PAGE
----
So, theis sold out. The doesn't arrive till next year. What do you do to get your Nintendo fix until then?
Nintendo's Super Mario Maker has arrived on the Nintendo 3DS, offering a big dose of make-your-own-Mario-to-go. It's fun, but it isn't exactly the home run it could have been... because it's missing something important. Sharing.
Super Mario Maker debuted on the Wii U last year, offering tons of make-your-own smart lesson in the basics of game design. My son loves it to death. The 3DS version bottles that up in a mini portable version, but it doesn't cross-sync with the Wii U game. And it doesn't even allow you to upload your own levels.
Unleashing Nintendo's best game properties to masses of dedicated fans to tweak and edit new worlds is a brilliant idea, and Super Mario Maker -- when it arrived last year on the Wii U -- was a master stroke. But it was a great game on a system few people own. The Nintendo 3DS is in far more hands, and the tiny handheld style of the system is a much more perfect match for what Super Mario Maker is: a tiny retro building set. It's a construction kit to make any type of Super Mario level you like. It's the perfect game for a wait in an airport, or while away for the holidays.
It's also a collection of quirky Super Mario levels, spanning four different game styles: Super Mario Bros (NES), Super Mario Bros. 3, Super Mario World (SNES) and New Super Mario Bros, in case you're too lazy to create.
It takes time to learn how to make great levels, but a series of tutorial levels (guided by a funky pigeon) introduce the many customization modes and controls, and even discuss some basic ideas of level design. Learning to make levels becomes easy, and levels can be play-tested instantly to tweak where platforms or your fiery traps are hidden.
Nintendo includes 100 levels to play in Super Mario Challenge, a sort of Mario remix. But there's also a far deeper Course World, which taps into hundreds of user-made levels from the Wii U version of Super Mario Maker. These levels can be downloaded to play offline -- or, to edit and tweak to make your own variations. A "100 Mario Challenge" mode randomly pulls online levels and lets you try them one by one and try to beat them. The Course World modes, however, require Wi-Fi (and a software update from the Nintendo eShop).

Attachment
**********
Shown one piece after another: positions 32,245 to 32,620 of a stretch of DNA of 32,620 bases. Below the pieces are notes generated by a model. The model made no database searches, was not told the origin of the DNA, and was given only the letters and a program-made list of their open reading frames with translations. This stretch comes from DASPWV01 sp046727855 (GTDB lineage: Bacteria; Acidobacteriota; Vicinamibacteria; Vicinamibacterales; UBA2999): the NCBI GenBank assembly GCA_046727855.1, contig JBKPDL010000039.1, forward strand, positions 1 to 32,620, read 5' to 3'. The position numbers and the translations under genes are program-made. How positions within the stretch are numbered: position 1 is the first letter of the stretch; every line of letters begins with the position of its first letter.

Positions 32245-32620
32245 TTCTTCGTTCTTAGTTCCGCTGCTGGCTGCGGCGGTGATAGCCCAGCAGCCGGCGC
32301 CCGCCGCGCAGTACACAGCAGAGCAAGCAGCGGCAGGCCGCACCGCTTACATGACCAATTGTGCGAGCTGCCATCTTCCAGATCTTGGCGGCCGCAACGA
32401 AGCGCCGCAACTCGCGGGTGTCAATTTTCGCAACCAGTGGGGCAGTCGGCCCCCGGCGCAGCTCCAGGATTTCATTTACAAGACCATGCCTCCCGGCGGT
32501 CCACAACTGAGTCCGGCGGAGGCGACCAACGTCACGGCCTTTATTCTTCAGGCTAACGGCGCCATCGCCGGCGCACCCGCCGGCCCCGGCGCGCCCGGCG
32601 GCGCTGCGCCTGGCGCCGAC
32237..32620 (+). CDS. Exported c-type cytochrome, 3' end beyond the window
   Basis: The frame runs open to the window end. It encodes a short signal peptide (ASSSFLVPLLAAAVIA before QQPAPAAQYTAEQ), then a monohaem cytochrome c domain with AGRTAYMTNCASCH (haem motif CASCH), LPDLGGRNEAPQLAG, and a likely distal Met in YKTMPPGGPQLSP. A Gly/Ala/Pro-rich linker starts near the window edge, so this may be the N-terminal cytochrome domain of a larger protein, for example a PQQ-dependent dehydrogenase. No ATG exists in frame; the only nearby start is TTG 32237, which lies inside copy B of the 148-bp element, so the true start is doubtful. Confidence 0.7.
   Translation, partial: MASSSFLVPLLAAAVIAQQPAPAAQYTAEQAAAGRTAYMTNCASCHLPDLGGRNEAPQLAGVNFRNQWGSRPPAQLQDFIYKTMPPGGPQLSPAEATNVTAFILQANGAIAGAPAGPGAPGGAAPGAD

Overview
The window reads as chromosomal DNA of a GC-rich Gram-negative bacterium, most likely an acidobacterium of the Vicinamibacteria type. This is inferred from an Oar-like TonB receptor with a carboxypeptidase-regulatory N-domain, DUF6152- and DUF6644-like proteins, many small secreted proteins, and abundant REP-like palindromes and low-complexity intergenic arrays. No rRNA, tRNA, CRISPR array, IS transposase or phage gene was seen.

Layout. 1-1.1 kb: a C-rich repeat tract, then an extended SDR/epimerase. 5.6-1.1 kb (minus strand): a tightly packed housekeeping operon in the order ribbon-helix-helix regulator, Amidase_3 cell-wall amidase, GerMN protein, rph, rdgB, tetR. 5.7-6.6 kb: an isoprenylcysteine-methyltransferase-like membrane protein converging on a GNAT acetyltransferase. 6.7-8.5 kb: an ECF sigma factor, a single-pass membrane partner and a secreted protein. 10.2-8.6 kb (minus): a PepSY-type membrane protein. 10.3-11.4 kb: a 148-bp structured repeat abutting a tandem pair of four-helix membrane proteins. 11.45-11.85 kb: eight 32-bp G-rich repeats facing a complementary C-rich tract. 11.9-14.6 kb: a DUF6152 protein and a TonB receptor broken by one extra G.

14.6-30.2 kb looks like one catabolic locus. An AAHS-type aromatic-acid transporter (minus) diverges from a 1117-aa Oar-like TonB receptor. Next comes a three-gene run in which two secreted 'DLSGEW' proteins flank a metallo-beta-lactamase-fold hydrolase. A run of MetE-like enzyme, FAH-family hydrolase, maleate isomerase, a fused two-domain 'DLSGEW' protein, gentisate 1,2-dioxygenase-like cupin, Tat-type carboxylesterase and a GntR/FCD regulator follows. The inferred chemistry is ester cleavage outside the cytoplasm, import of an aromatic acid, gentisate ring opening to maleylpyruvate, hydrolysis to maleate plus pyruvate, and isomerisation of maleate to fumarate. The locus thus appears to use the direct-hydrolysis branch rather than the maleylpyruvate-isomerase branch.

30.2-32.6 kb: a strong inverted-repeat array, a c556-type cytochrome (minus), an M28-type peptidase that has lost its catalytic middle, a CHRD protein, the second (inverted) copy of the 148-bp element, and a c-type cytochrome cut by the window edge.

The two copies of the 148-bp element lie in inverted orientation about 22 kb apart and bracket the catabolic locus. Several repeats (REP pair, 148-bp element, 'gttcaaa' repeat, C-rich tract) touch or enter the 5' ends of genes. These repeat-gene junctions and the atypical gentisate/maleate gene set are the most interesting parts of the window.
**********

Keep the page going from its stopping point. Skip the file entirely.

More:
The game mostly uses the stylus, and makes great use of the 3DS/2DS touchscreen while letting the top screen be a place where the game can be played and tested. It's a perfect fit, and most of the game feels expertly ported over. As far as graphics and interface go, nothing is lost.
But there are drawbacks, and they're big.
This could have been the ultimate Nintendo 3DS game, a way to build infinite levels and share those infinite levels with others. But the 3DS game lacks the Wii U version's best feature: its ability to upload levels to share with others.
And because of that, it also lacks the great community feel of the Wii U Super Mario Maker, where you can make your own creations, share, and check back later to see whether that level you've poured 8-bit sweat into has become a viral hit.
You can share with friends locally, or over the 3DS' near-range StreetPass feature. But that's nowhere near the same thing. Also, you can't build levels on the 3DS and share them on the Wii U, even if you own both games. They don't connect with each other, which is baffling.
That could be a deal-killer for many. If you're serious about making your own Mario worlds Minecraft-style, stay with the Wii U version... or hold out and see if next year's Nintendo Switch has a Mario Maker game that will work in portable or TV-connected mode (it would be a good idea, but Nintendo doesn't always make the logical choices).
But, as a celebration of Mario games, and a retro toy with a ton of replay value, this is still a really fun game to have in your 3DS. And, well, my 8-year-old son would have a field day with it. I almost forgive it for not playing nice with the Wii U at all. But no, I don't. This game should have been designed to dovetail with the Wi U version. Welcome to Nintendo: the best games, and the weirdest decisions.